Wednesday, December 20, 2006

The Chinese Theorem

Following a little discussion with Wendell, a little presentation of the Chinese theorem. At the 3rd century, Sun Tsu developed an elegant way to count the number of soldier of the Great Army of China. It makes them be aligned on 13, 17, 19, 23 columns and count only the number of soldier who does not form a complete row: a small diagram to explane on 3 rows:



result: Sun Tsu counts only up to 2… Let us note N the number of soldier of the large army and A the product it a1.a2.a3… the problem is then:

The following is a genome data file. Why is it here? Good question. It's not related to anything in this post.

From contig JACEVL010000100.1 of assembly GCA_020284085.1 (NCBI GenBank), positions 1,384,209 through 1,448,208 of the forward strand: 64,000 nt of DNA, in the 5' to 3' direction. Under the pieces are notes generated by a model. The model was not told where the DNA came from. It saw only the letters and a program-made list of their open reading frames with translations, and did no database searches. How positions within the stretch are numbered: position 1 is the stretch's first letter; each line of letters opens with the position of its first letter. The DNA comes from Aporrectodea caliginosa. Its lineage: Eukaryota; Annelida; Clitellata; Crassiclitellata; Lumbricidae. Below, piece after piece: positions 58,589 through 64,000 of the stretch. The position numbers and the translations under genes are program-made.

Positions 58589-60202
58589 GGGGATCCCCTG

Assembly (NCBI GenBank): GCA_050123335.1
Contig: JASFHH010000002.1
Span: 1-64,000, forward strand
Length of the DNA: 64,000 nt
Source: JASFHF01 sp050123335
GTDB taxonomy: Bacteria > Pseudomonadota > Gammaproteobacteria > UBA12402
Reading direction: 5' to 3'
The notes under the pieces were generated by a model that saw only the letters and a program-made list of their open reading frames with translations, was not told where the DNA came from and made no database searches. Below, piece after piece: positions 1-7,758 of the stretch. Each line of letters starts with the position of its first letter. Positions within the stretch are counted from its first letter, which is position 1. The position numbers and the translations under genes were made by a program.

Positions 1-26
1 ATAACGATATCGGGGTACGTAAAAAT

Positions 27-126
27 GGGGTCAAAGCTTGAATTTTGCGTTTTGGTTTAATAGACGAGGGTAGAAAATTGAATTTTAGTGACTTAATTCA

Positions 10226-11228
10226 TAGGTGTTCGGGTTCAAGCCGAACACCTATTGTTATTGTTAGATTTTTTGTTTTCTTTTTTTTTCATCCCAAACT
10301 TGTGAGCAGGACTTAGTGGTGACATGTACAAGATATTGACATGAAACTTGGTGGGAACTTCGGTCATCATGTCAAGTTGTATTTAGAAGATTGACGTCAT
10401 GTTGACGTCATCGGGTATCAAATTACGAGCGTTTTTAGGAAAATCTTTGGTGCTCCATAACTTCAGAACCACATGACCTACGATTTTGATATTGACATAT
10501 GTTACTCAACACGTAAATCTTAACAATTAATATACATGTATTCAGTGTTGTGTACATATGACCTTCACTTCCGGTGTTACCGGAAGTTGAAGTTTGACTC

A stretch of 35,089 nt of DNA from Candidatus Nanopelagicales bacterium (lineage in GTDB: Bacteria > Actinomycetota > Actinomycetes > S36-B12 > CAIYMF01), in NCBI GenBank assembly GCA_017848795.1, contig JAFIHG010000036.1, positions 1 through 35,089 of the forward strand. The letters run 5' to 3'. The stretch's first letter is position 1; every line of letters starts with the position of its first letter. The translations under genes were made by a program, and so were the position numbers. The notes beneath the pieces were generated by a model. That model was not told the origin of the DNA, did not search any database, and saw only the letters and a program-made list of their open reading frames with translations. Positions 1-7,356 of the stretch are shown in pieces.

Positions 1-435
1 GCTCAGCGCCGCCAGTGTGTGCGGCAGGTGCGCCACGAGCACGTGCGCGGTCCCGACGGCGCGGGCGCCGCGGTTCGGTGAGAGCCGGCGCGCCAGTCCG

NR = n1 [a1]
NR = N2 [a2]
NR = n3 [a3]
if a1, a2, a3… are chosen to be prime 2 to 2 then N can be written as:
cool N=n1.n1.(A/a1) + n2.n2.(A/a2) + n3.n3.(A/a3)...
How to calculate e1, e2, e3….? In fact it is very simple: just use the correct identity of Bezout:
idea e1 such as e1.a1 + n1. (A/a1) = 1
and so arrow n1.n1.(A/a1) = 1 [a1]
from there you can easily check that the solution is the good one modulo A.
Voila Wendell: this is the Chinese theorem… razz

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